While the construction of these components can vary, the lens assembly 632 in certain implementations of the variable position element can be constructed as singlets, doublets, and triplets. The latter of these constructions can comprise three lens elements 634. In one example, the spacings, materials, and diameters of the lens elements 634 in the variable position element 600 is provided as illustrated in Table 1 below. Likewise, it is also contemplated that these lens elements can be further treated with coatings, and materials such as anti-reflection coatings (not shown), which can have properties that can further enhance the optical functionality of the treated lens elements, as well as the lens assembly.

TABLE 1
Example
Radius of
Curvature Thickness Diameter
Lens Element Surface (mm) (mm) Material (mm)
1 1 4.650 1.5000 Glass 3
BK7
2 Infinity 0.6618 Air
2 3 Infinity 1.0000 Glass 3
SF11
4 7.060 0.1100 Air
Stop 5 Infinity 2.1840 Air 1.1294
3 7 Infinity 1.0800 Glass 3
BK7
8 −6.200   7.0000 Air

The elongated barrel 602 is constructed of generally recognized materials that are compatible with the concepts disclosed and described herein. Exemplary materials may include metals (e.g, brass), plastics (e.g., polycarbonate), as well as composites, compositions, and combinations of the same. Differences and selection of the material may be based on the manufacturing techniques that are required such as those manufacturing techniques that provide for lower costs of construction, manufacture, etc. Coatings, such as paints, electro-coatings, and other surface treatments may be added to various portions of the barrel as necessary, and/or as required. Likewise, although not necessarily depicted in the example of FIG. 6, or in other examples that are illustrated in the drawings, fasteners and adhesives can be used to secure the various parts of the assembly to other parts of the assembly, such as, for example, for securing the lens element 636, 638, and/or 640 (and/or lens assembly 632) in position within the barrel 602.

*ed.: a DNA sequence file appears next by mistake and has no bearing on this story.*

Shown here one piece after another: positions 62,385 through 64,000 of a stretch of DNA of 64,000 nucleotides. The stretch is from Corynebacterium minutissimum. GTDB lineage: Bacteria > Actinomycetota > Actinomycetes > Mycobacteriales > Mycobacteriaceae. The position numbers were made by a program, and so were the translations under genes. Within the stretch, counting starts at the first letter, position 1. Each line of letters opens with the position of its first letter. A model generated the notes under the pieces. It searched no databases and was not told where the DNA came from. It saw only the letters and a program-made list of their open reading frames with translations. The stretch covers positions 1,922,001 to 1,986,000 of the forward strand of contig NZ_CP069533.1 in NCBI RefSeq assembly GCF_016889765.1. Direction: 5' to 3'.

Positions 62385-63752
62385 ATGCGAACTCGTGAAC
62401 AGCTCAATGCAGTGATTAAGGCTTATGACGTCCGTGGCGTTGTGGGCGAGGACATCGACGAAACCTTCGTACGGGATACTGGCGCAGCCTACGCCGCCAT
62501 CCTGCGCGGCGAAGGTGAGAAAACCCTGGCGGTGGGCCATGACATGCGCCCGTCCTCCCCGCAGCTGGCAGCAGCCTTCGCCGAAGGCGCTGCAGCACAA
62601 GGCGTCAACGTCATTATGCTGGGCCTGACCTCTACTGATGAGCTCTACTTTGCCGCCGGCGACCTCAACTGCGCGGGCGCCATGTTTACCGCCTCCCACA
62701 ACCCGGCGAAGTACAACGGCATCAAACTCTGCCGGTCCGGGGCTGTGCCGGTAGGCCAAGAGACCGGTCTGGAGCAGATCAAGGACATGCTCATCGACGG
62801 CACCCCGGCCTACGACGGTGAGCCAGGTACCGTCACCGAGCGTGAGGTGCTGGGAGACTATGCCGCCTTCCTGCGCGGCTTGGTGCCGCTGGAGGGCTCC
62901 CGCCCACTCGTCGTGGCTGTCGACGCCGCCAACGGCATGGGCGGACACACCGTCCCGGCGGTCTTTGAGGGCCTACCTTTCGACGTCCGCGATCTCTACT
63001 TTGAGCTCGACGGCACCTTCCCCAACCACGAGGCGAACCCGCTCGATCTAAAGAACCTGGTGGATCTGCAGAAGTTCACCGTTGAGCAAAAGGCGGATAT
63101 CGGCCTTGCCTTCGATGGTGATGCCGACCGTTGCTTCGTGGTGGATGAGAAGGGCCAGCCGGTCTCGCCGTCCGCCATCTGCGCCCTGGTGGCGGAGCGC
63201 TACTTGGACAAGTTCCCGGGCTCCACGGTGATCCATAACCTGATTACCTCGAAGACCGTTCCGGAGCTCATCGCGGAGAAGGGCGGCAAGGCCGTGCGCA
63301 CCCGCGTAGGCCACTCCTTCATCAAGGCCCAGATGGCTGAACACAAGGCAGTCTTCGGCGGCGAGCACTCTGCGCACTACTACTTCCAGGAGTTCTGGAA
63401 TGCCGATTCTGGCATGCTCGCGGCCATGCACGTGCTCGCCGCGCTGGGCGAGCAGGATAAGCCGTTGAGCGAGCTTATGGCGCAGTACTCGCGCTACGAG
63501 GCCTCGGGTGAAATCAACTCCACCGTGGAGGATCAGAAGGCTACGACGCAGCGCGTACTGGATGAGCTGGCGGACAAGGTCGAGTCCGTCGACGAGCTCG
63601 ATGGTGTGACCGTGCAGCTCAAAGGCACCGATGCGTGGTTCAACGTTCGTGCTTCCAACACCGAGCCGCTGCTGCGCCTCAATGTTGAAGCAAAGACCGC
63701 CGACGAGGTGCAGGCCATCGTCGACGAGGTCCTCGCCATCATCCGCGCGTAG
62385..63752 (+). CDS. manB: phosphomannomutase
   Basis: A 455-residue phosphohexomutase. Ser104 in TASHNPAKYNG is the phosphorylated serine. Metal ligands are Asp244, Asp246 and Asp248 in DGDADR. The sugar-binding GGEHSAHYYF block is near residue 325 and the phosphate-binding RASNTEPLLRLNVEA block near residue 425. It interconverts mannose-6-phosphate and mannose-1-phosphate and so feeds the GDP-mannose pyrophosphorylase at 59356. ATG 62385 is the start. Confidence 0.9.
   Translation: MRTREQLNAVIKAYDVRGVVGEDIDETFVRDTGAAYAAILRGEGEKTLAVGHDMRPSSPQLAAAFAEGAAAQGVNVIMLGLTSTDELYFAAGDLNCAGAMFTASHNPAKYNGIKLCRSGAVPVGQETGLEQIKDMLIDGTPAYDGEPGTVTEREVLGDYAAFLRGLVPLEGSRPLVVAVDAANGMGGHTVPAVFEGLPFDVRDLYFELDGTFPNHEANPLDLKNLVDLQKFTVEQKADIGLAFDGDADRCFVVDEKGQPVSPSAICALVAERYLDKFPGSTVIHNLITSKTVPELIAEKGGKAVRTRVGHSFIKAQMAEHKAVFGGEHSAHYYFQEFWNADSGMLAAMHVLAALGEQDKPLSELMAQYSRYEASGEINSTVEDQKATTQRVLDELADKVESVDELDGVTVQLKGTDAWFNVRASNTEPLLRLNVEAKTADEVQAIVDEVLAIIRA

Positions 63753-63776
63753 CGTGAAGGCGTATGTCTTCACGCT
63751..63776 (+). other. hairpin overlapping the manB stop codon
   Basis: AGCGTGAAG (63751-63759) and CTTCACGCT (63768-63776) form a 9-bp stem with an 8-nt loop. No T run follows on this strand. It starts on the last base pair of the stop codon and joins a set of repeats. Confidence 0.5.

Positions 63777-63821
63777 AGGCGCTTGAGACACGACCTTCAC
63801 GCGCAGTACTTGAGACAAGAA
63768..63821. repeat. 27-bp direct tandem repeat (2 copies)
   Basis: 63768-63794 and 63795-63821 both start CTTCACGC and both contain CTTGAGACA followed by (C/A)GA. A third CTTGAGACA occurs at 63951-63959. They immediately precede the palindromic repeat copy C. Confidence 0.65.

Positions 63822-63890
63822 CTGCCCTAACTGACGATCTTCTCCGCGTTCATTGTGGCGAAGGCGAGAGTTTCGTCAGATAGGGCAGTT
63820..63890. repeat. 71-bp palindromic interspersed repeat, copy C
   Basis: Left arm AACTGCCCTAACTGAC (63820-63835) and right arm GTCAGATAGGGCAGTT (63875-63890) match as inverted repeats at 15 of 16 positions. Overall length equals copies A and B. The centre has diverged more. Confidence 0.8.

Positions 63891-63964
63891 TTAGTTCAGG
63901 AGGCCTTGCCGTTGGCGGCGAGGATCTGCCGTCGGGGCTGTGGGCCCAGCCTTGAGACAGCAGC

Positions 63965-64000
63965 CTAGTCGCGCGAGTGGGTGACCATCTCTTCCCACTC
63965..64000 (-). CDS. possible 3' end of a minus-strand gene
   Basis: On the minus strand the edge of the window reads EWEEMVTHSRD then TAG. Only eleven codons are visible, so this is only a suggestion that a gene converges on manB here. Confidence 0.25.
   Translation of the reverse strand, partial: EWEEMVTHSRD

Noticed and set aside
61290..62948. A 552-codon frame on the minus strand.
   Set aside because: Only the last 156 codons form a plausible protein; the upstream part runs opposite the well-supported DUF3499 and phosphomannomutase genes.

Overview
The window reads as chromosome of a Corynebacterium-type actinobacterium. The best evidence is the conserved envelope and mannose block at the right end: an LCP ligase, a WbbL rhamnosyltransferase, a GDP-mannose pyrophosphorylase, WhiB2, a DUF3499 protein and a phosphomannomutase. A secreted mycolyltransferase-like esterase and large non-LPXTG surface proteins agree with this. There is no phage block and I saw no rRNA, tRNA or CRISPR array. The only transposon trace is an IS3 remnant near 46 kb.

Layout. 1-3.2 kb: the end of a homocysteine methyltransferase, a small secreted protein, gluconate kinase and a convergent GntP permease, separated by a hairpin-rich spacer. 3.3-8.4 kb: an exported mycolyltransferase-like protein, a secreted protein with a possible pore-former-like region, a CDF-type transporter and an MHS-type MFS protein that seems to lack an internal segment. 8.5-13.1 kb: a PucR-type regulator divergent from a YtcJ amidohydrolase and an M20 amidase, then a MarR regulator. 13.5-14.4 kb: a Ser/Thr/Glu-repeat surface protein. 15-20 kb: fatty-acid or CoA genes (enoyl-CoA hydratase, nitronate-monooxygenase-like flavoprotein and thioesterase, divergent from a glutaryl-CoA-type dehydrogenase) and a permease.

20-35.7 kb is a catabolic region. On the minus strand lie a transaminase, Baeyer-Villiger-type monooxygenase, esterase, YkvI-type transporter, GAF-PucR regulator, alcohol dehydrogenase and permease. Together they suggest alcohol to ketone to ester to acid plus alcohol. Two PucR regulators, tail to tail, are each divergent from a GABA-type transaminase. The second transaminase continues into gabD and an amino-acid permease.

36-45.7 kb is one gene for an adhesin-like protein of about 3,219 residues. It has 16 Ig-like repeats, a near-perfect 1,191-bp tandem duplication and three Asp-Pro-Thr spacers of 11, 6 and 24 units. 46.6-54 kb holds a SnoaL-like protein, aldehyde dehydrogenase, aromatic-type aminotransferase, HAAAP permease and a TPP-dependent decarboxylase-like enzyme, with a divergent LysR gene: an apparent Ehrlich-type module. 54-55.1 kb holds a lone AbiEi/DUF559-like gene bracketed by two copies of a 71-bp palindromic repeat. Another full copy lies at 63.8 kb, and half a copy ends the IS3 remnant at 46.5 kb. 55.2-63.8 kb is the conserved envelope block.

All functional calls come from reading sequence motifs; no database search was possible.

Additional details and examples of the variable position element, and the variable form element are provided next in connection with one exemplary implementation of focus elements that is illustrated in FIGS. 7-9. For example, FIG. 7 illustrates an exploded, assembly view of a focus element 700 that is made in accordance with the present invention. Here, the focus element 700 comprises a variable position element 702, a variable form element 704, a base element 706, and a housing element 708. The focus element 700 also comprises a moveable platform 710 with a central aperture 712, a guide pin 714, a support spring 716, as well as an actuator assembly 718 that interacts with at least the movable platform 710 so as to induce relative movement between the variable position element 702, and the variable form element 704.